Located in the heart of the Atlantic Ocean, Bermuda Islands is a facility controlled by local control and radar service (CTR/APP). Its airspace handles in and out bounds from Bermuda only, however the call sign remains associated with New York. Flights trespassing this airspace are handled by New York Oceanic
Area of Responsibilty: 4000-FL500 / 180NM radius
Stations acts as CTR and APP control for Bermuda Arrivals, Departures, and over flights.
The Bermuda TMA is classified as Class E airspace
The airport control zone is classified as Class D airspace, which reverts to Class E airspace between 2300-0700 local time.
Bermuda Control Zone is that airspace within a 4.4 NM radius of L. F. Wade International Airport ARP extending from the surface up to and including 2500 feet AGL.
The control zone extends out to 7 NM for 1.7 NM either side of the 114, 117, and 301 degree radials of the BDA VOR/DME
NY ARTCC (TXKF_APP) provides en-route and terminal ATS.
Service is provided in English only.
NY ARTCC (TXKF_APP) provides area control service to aircraft on IFR flight plans operating in the Bermuda TMA. Secondary Surveillance Radar (SSR) service is provided.
NY ARTCC (TXKF_APP) provides approach control service to aircraft on IFR flight plans arriving and departing L.F. Wade International Airport. SSR service is provided.
All flights at or above FL180 within the NY Oceanic CTA/FIR shall be in accordance with Instrument Flight Rules (IFR). Consequently, all civil aircraft operating into and out of Bermuda must do so in accordance with IFR.
The Minimum Safe Altitude within 25 NM of Bermuda BDA VOR is 1500 ft AMSL.
All IFR departures will generally be cleared up to FL230 and to fly runway heading until given a turn on course by NY ARTCC.
ATC will issue SID and STAR to aircraft departing and arriving TXKF during non-radar periods. Pilots may request or file SID and STAR during radar periods.
When congestion of inbound IFR traffic exists, NY ARTCC may instruct a departing aircraft to make an off-course climb for a specific distance and/or to a specific altitude.
SLOP is in force for all traffic crossing Bermuda at cruise level. SLOP is the same as used in NAT airspace.
NY ARTCC provides Secondary Surveillance Radar (SSR) service. All inbound transponder equipped aircraft shall remain on last ATC assigned beacon code upon entering the Bermuda TMA.
Altimeter setting procedures at Bermuda conform to ICAO requirements. The altimeter setting will be given in hectopascals (hPa), for example "QNH 1013". It will be provided in inches of mercury on request from the pilot, for example "Altimeter 2992".
QNH altimeter setting is made available to aircraft in the routine take-off and climb instructions.
Aircraft operating below 18,000 feet AMSL shall maintain the station altimeter setting provided by ATS.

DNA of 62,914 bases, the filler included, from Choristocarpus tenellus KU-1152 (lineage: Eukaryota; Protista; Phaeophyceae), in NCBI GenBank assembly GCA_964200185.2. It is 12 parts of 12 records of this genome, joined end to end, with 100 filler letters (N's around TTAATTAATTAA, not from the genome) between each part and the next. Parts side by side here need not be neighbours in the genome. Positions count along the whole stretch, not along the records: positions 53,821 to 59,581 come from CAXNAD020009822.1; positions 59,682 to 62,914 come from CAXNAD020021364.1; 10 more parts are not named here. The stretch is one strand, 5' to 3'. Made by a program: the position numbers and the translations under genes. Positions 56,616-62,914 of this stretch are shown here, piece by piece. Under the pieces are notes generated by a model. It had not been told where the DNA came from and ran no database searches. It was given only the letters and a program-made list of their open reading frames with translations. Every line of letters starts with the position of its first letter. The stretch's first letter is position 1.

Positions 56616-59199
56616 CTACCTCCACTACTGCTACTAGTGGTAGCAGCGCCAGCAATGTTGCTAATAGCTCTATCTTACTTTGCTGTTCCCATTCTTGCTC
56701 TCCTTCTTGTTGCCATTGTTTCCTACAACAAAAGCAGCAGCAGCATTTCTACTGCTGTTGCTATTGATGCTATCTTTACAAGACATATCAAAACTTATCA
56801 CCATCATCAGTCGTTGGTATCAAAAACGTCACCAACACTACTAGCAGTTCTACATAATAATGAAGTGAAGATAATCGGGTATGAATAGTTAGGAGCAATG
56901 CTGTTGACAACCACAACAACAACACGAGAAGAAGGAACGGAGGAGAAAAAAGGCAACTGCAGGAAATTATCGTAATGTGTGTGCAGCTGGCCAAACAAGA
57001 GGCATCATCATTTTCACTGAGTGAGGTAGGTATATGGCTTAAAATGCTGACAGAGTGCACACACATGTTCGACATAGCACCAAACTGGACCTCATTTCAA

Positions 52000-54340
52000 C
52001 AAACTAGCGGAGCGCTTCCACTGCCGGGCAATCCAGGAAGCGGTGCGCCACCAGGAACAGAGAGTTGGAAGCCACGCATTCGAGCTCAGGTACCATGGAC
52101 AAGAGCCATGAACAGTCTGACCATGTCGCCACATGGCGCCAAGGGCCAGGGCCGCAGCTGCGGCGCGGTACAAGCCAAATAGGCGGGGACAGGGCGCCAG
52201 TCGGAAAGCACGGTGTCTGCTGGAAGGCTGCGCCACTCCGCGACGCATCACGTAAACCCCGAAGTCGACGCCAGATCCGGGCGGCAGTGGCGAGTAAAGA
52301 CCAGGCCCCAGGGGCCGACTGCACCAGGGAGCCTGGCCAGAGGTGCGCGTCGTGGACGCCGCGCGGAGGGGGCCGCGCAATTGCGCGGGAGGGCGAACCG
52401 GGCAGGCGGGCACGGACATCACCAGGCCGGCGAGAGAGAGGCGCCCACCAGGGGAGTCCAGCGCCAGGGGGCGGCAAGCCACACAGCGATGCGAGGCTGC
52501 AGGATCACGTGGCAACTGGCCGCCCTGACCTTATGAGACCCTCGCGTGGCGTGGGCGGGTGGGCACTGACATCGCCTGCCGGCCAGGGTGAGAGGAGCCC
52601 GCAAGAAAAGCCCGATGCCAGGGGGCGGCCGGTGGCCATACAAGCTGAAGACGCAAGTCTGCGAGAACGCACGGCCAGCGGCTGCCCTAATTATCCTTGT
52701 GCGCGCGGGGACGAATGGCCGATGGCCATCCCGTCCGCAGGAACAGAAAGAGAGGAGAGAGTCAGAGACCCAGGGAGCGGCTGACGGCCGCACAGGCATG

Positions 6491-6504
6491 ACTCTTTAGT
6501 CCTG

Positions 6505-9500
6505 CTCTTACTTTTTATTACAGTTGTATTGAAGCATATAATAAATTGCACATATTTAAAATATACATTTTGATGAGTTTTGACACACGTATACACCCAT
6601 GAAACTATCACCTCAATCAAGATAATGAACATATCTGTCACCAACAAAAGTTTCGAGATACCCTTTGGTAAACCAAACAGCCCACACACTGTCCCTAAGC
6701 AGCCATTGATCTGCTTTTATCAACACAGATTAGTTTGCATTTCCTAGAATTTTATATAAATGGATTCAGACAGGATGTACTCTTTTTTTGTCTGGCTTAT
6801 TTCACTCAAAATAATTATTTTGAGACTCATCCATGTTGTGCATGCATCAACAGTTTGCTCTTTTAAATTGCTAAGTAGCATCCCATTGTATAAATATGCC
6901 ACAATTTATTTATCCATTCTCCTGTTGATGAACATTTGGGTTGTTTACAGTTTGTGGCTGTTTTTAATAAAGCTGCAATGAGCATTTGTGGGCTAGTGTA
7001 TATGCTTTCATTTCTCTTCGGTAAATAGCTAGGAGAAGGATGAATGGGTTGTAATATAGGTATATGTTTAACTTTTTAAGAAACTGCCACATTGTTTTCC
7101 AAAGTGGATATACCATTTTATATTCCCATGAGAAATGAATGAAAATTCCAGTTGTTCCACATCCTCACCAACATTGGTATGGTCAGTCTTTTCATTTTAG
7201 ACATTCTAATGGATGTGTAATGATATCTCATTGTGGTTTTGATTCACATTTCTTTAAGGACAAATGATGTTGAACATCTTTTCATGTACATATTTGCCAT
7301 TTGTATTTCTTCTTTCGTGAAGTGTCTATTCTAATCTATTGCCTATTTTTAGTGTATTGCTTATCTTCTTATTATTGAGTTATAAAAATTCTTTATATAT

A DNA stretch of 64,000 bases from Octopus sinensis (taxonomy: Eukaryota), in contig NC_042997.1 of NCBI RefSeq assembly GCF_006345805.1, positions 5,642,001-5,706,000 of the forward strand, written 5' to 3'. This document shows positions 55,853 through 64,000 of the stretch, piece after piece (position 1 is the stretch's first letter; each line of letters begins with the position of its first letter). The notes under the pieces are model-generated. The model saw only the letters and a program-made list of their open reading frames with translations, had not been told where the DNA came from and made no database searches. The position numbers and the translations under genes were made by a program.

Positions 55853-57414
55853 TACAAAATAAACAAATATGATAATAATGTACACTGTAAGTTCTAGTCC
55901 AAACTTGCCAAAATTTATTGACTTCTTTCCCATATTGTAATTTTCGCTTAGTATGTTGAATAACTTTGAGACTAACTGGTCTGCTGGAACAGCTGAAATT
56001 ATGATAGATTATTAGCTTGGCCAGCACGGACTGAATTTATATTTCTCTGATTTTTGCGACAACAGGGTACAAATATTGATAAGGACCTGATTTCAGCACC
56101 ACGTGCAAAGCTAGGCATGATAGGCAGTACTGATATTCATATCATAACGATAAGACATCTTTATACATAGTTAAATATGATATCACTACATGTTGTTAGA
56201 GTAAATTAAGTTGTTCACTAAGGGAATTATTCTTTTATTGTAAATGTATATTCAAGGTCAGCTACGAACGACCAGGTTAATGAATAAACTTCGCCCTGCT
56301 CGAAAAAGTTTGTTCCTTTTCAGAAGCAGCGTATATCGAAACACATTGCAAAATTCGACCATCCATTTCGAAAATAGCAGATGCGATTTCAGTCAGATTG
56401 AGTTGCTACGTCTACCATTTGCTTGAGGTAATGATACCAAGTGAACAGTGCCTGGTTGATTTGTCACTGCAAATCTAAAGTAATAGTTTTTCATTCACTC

Aircraft operating above 18,000 feet MSL shall maintain an altimeter setting of 1013 hectopascals (hPa).
Cruising levels in the Bermuda TMA are as established for the NY Oceanic CTA/FIR.
"AAL123, cleared to Miami as filed, on departure fly runway heading, expect radar vectors to JIMAC. Climb and maintain FL250. Expect FL380 10mins after deaprture. Departure frequency 128.5, squawk 7155."
"AAL123, taxi via T, B, G runway 12, QNH 1021."
"AAL123, wind 050 at 14, runway 12, cleared for take off."
"AAL123, NY Center, radar contact, proceed direct JIMAC"
"AAL123, say requested final altitude and mach number."
"AAL123, climb and maintain FL380, maintain mach 0.85 in cruise."
"AAL123, contact NY radio on (freq) with position report at JIMAC.
"UAL123, squawk 3211."
"UAL123, radar contact FL300. Descend via the POPOP1 arrival, expect ILS runway 12 approach."
"UAL123, cleared ILS runway 12 approach."
"UAL123, contact tower on (freq)"
"UAL123, wind 040 at 15, runway 12, cleared to land."
|San Francisco Radio
This excludes airspace delegated to other facilities (outlined in section 1.4 of this SOP), whether they are staffed or not
Transition altitude within the Oakland OCA/FIR is FL055
Aurora only supports up to 1000nm of range currently
Reduced Vertical Separation Minima (RVSM):
The Oakland OCA spans a vast portion of airspace over the Pacific Ocean. To the east, it shares boundaries with the Vancouver, Seattle, Oakland, Los Angeles, and Mazatlán FIRs. The Tahiti, Auckland Oceanic, Nadi, Nauru, Port Moresby, and Ujung Pandang FIRs lie to the south. In the east, it neighbors the Manila and Fukuoka FIRs. The Anchorage and Anchorage Oceanic FIRs are to the north. The Oakland OCA fully encircles the Honolulu Control Facility and the Guam CERAP. The major traffic flows within the OCA include flights between North America and Asia, California and the
Hawaiian Islands, Alaska and the Hawaiian Islands, and between Japan and Australia/New Zealand. Most flights between North America and Asia utilize Pacific Organized Track System (PACOTS) routings. Eastbound PACOTS tracks are in effect 0700 – 2300 UTC daily, and westbound PACOTS tracks are in effect 1900 – 0800 UTC daily. Traffic between California and the Hawaiian Islands utilizes the California East Pacific (CEP) route system, which consists of seven primary airways. While most of the traffic in the OCA is eastbound or westbound, caution must be exercised for any crossing northbound or southbound traffic. In addition to overflights, the Oakland OCA services many small island airports not covered by other facilities.